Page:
“In addition to challenging administrators’ managerial language, we must also expose the long-term social effects of the changes they propose. While it appears that each campus will have its own campus-specific plan to “transform” education, the examples being implemented right now make clear that these changes will have an especially negative impact on low-income people and communities of color and raise real questions about the civil rights implications of these actions. In fact, the provision of a broad liberal education for communities that might have no other access is at the heart of the CSU’s mission and at the heart of what is under attack.
We also must understand the pattern of the assault on our public universities in a broader historical and political framework. What is happening to us in the CSU is not new, and it is not unique. As Naomi Klein chronicles in “The Shock Doctrine: The Rise of Disaster Capitalism,” crises of various sorts, from economic crises to natural disasters, have been used around the world for decades to strip down social programs, privatize government, destroy democratic institutions, and create enormous wealth for a tiny group of individuals.”
On these pages, we have spoken too much about cuts to education in our local community and California. The budget cuts in California have had profound impacts on education at the K-12 level that we have not even begun to recognize. We may get outraged in our community when they talk about laying off public school teachers or closing a school. I have covered late night school board meetings jam-packed with angry parents and anxious students.
Making these cuts all the worse is the fact that we are facing an additional $3.5 million in cuts to our local schools. We have cut all that we can cut in terms of fat, we have finessed all that we can finesse, this year, what we cut will be all bone and all very painful.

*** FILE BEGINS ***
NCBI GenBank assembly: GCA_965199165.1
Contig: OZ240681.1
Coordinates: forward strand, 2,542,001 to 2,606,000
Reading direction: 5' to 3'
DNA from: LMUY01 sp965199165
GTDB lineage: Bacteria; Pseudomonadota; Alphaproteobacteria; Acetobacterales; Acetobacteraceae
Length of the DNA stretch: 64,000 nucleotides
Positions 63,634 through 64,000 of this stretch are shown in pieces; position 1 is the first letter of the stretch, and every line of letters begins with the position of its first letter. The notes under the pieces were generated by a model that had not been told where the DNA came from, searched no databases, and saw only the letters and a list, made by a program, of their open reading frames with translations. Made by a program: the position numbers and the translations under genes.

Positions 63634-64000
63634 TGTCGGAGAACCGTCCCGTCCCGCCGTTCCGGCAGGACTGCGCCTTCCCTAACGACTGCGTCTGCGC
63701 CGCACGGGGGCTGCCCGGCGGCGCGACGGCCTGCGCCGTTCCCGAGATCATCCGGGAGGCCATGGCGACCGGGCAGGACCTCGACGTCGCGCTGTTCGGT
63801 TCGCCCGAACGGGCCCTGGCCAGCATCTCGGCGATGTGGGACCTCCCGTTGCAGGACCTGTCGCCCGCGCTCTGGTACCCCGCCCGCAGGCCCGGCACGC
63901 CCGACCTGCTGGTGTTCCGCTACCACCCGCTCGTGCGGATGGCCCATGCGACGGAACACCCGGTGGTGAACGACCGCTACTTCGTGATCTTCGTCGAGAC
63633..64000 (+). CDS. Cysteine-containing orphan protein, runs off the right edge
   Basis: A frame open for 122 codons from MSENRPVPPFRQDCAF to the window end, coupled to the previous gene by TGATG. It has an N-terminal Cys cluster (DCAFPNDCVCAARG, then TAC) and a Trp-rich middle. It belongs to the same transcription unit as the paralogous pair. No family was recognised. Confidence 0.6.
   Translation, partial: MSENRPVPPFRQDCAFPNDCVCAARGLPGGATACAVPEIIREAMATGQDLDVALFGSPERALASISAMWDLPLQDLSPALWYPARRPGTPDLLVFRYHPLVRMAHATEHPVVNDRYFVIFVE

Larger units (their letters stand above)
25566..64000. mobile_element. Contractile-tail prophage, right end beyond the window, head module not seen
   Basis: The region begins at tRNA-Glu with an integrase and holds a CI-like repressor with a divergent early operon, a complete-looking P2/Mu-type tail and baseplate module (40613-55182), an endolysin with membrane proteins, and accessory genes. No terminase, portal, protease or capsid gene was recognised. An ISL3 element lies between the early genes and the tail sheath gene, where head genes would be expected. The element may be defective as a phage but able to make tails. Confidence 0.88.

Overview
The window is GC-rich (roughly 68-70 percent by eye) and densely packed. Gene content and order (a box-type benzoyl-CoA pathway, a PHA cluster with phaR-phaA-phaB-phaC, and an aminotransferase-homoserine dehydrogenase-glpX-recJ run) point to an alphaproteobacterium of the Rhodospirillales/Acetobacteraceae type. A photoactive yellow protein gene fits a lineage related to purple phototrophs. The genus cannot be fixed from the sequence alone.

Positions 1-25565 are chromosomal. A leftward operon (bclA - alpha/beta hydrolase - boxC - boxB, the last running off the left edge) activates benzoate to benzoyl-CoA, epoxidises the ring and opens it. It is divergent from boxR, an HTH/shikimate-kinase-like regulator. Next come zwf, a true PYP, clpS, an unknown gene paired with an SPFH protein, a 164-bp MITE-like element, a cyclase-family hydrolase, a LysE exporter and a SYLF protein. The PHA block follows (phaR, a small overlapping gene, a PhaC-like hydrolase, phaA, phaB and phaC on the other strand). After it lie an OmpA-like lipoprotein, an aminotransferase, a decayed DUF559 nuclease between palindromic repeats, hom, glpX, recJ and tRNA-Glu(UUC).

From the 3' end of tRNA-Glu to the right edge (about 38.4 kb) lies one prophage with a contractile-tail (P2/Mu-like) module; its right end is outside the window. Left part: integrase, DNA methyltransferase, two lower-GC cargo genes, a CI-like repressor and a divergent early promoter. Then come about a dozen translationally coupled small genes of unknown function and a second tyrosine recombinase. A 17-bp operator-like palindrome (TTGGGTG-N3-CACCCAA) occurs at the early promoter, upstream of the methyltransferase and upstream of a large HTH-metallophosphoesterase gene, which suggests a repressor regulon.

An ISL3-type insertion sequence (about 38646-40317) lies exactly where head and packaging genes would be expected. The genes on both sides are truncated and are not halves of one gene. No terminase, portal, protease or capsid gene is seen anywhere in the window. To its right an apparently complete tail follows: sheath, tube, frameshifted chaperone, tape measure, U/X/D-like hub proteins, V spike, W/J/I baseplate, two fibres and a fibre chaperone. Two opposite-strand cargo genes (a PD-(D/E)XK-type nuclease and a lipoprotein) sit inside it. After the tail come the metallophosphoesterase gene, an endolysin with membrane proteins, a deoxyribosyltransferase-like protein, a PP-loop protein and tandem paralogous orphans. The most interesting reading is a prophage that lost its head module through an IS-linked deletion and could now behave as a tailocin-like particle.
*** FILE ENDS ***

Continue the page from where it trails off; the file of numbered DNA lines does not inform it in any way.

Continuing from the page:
This is not going to be a short term problem that goes away. We are looking at more billions cut from the state budget which means more billions cut from education–K-12 and higher education. And there is no end in sight.
The point that needs to be made is that while we get fired up–and rightly so about our local schools–and we get fired up locally because of changes to UC Davis that will impact that students who share our community and the faculty and staff that live in our community–all of these changes of course have direct impact on our community. However, so do changes to CSU where countless students from our community each year go to CSU for their education whether it is Sacramento State, across the causeway or any of the 22 other campuses.
The economists have suggested that the recession–the longest since the Great Depression–is now over. That may be. On a national level this was a recession about financial institutions, borrowing and lending practices, home ownership, and other huge and fundamental structural issues. However, the lasting legacy may be in places like California, where this recession may fundamentally and permanently change the way we educate our children.
Not only are we talking about the short-term impact of budget cuts, but fundamental changes to admissions policies at UC and CSU. Fundamental changes to who can afford to go to school. Fundamental changes to who will be able to gain admissions to school.
Estimates have suggested that already we may not have enough college educated youth to run our economy in the future. Now we are in danger of not only creating a lost generation of California youth, but we are in danger of making that permanent.
Californians do not want to pay more in taxes. They do not want to change Prop 13. They do not want to change the way our legislature passes budgets and therefore they do not want to remove structural impediments to real reform and restructure. If Californians want a great educational system, if they want to restore their great higher educational system, they are going to have to make choices, because unless something fundamentally changes, our education system will the lasting legacy of this recession and not in any good way.
—David M. Greenwald reporting